After a pilot program that began last year and was expanded in January, Google has today announced that all developers can now reply to reviews of their apps on Google Play.

This ability will allow developers to complete the circuit of communication, offering them the ability to create a conversation, rather than a one-sided complaint forum. This is something that I’ve been waiting for Apple to do for some time now, especially since its acquisition of Chomp, so bravo to Google.

“You can reply to user reviews in the Google Play Developer Console, and your replies are shown publicly below the corresponding user review on Google Play,” says Google Play Product Manager Ellie Powers. “Users receive an email notification when you reply and can either reply to you directly by email, or update their review if they choose to do so — though keep in mind that users are not obligated to update their reviews. You can also update your reply at any time.”

reply reviews Google completes the feedback loop, now lets any Google Play developer reply to app reviews

Google provides a set of posting guidelines for developers and notes that all replies will be public, so developers should take care with how they respond. The answers are similar to the ‘auction questions’ on an eBay listing and should be aimed at not only answering points raised in a review, but also at offering those who read the reviews with information that will inform any review they might use.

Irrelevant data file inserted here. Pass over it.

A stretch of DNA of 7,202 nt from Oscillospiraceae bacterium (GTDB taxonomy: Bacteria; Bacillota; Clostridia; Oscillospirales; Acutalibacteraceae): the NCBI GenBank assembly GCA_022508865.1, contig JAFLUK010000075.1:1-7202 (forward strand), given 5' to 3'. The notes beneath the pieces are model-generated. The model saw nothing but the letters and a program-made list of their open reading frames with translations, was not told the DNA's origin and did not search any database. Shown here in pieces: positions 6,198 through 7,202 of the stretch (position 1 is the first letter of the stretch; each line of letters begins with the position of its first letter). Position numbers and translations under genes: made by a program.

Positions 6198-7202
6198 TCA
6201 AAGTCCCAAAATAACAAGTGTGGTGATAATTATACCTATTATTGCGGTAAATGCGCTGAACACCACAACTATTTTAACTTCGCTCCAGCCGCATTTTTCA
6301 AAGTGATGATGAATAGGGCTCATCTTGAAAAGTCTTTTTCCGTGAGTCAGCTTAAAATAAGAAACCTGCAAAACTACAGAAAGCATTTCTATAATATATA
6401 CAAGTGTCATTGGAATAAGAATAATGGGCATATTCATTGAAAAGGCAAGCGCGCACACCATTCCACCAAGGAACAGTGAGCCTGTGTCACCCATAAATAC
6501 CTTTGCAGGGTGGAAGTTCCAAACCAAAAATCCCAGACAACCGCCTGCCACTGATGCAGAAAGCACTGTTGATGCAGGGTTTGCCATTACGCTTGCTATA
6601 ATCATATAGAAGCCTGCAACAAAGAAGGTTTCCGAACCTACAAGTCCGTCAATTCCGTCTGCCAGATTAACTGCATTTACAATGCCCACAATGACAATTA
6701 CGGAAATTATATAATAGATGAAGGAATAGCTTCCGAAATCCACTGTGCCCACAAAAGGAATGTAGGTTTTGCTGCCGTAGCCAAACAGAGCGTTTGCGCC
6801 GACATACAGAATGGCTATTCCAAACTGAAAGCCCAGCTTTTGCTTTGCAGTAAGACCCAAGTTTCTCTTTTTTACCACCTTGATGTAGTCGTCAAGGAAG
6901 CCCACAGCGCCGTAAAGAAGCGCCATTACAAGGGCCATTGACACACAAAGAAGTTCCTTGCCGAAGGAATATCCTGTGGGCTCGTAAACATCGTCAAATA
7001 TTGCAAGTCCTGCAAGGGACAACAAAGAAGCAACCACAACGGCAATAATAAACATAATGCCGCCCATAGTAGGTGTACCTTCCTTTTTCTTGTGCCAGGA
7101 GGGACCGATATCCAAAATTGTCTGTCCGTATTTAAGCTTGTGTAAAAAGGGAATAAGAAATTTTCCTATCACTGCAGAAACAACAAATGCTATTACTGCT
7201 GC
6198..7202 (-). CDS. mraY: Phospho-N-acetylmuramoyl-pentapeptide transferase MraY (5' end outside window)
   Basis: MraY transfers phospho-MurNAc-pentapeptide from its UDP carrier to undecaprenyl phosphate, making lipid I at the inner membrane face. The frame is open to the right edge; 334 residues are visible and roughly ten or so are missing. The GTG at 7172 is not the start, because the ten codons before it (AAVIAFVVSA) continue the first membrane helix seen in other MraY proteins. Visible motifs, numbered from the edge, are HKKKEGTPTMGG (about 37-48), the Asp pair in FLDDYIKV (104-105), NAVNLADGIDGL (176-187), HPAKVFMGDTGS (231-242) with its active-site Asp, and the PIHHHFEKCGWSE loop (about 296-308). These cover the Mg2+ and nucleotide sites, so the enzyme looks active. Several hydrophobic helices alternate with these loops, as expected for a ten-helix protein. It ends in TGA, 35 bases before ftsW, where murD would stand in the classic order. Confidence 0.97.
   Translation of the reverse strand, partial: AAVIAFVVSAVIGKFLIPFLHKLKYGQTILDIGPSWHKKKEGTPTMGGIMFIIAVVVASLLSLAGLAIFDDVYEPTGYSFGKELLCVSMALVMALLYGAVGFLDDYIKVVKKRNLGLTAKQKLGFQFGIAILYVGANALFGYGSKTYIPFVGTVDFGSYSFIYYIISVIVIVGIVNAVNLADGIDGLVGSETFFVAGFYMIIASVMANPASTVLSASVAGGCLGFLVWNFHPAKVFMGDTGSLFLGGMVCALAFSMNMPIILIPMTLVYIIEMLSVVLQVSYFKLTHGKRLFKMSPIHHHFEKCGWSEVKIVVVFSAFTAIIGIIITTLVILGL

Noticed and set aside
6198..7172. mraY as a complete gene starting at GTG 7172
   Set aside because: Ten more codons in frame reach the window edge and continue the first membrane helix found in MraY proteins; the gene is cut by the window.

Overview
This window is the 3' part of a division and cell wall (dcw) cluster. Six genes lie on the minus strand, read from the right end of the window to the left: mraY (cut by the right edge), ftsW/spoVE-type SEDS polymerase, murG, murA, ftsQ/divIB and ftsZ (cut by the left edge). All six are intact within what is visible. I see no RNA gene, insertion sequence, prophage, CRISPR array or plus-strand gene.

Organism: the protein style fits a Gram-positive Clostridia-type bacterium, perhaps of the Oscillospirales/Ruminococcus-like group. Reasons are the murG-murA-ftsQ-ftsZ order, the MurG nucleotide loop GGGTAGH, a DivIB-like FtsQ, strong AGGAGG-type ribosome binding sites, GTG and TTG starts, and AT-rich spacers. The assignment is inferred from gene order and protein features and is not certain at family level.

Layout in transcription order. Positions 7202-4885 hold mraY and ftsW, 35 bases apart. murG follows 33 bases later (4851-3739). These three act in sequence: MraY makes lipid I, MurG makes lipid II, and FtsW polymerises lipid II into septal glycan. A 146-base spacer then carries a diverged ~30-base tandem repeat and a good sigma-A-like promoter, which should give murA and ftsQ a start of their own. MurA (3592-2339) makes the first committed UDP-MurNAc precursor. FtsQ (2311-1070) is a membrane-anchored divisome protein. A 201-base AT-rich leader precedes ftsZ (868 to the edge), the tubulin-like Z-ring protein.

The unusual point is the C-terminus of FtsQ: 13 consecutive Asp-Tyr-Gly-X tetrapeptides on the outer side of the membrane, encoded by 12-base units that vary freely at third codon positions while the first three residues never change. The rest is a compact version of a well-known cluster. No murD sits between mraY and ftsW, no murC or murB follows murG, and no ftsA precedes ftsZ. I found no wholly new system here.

Google says that developers who have found the best use of the reply function so far have found that replying constructively, referring users to support channels, soliciting ideas about improvements, thanking advocate users and letting them know when bugs have been fixed are the most effective uses of the reply function.

I dipped into why replies to Apple’s App Store reviews would be an improvement for everyone last year when Google announced the pilot program:

If you frequent the App Store at all, you know that the reviews below app listings can be of varying helpfulness and accuracy. Sometimes they’re working on false assumptions of the app’s capabilities, sometimes they’re simple issues that could be fixed with a settings tweak. Sometimes they’re completely insane.

Google has cut the path here and Apple needs to follow. It would go a long way towards making the App Store a place for discussion about apps. Starting out with a subset of developers is an interesting way to ease into it, and allowing those replies to be sent directly to the commenters by Google email creates a conversation chain that didn’t exist before.

This effort follows up Google enabling real name support for app reviews through the Google+ sign-in, which I feel offers a humanizing effect as one of the biggest reasons that people act without thought on the Internet is the comfort of anonymity. It’s a bit harder (not much, but a bit) to ‘troll’ someone using your real name on the net. There are still plenty of pitfalls and places that this system could go wrong, but I think it’s a good second step.

Image zallio / Flickr